Plus, the two steps that are required for mobile banking verification will still be applicable for buyers who do go through the long-winded card payment process. Because Strong Customer Authentication came into effect on 14th March for ecommerce transactions, customers still have to authenticate the payment after entering the details and confirming the purchase. In short, after all of the cumbersome details, customers end up where those using open banking began.

Open banking offers 95% savings for businesses

Finally, we come to the crux of the matter and one of the most salient points in the recent joint statement.

HM Treasury, the Competition and Markets Authority, the Financial Conduct Authority and the Payment Systems Regulator are all in agreement that open banking is “a cost-effective alternative to using card networks” - a statement we welcome warmly. It draws attention to what too few retailers are aware of: card payment services are taking a huge and unnecessary chunk of their revenue.

What’s next for open banking?

As a faster, easier, more secure and far cheaper alternative to card payments, it seems likely that debit cards will join VHS tapes and cheque books in the collection of nostalgic but obsolete relics. Better for consumers and retailers alike, it’s one of the clearest win-wins we can think of.

That being said, to maximise widespread adoption, friction needs to be reduced in the commercial onboarding process. That means that KYC/AML regulation needs to be proportionate to the associated risk. Likewise, document checking and validation should be no more onerous for an organisation wishing to use open banking payments than if they were to accept card payments from providers such as Braintree, Stripe and Worldpay.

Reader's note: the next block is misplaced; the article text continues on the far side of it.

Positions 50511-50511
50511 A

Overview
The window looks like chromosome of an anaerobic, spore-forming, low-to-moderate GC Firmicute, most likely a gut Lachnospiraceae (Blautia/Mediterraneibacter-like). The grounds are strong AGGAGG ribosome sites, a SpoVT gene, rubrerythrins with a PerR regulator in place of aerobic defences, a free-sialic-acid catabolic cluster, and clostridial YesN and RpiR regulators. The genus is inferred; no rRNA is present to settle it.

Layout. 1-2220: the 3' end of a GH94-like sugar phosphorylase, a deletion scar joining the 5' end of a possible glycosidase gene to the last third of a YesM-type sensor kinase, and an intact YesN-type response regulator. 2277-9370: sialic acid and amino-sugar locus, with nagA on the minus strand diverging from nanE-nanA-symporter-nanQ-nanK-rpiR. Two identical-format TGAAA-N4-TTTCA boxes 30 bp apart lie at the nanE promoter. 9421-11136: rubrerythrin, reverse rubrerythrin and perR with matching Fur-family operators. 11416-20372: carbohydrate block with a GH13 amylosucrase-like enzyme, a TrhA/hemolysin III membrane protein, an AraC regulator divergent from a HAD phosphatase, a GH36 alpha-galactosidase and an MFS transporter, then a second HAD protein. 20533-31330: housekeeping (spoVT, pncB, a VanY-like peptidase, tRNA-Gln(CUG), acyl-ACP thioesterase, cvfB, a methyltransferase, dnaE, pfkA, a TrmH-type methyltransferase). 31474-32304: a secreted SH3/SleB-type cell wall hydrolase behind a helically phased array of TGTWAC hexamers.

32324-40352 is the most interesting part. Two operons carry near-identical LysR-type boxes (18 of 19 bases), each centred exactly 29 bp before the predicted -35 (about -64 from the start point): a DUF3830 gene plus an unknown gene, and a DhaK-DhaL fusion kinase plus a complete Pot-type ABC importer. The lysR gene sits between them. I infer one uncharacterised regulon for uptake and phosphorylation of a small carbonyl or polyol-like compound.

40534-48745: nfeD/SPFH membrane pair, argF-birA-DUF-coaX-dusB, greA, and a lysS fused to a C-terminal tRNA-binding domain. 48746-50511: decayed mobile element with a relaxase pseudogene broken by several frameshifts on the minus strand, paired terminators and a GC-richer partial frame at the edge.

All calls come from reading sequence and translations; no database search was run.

If HM Treasury, the Competition and Markets Authority, the Financial Conduct Authority and the Payment Systems Regulator are to keep their pledge to “maintain the UK’s leadership in the field and sustain this momentum” and to see even greater successes in UK open banking, onboarding processes need to be streamlined just as the payments services themselves streamline transactions.

Open banking will supercharge the third sector

The benefits of open banking stretch far beyond the commercial world; it’s leaving an indelible mark on the world of charitable fundraising already.

As we touched on, open banking payments have allowed the Wonderful Organisation to provide fee-free donations for charities, saving them much-needed funds that would otherwise be squandered on paying card fees.

Prior to the introduction of open banking, the Wonderful Organisation had operated its same fee-free model for charities thanks to generous corporate sponsorship from the Co-operative Bank.

But costly card processing fees rapidly ate up the sponsorship funds and created a success paradox for the fundraising platform. As more charities benefited from fee-free donations, and more fundraisers chose to guarantee every penny they raised reached its intended cause, the cost for the Bank soared ever-higher.

Now that those transaction fees are practically eliminated, there’s no ceiling on the fundraising platform’s success. Thousands of pounds are saved for UK charities every month, meaning more vital work is being done in areas from cancer prevention to forest conservation.

There’s no doubt that the age of open banking is here, and we applaud the commitment that HM Treasury, the Competition and Markets Authority, the Financial Conduct Authority and the Payment Systems Regulator have made to bolster its expansion and adoption. It brings with it limitless possibilities for infinite good, unbound success and a true payments revolution.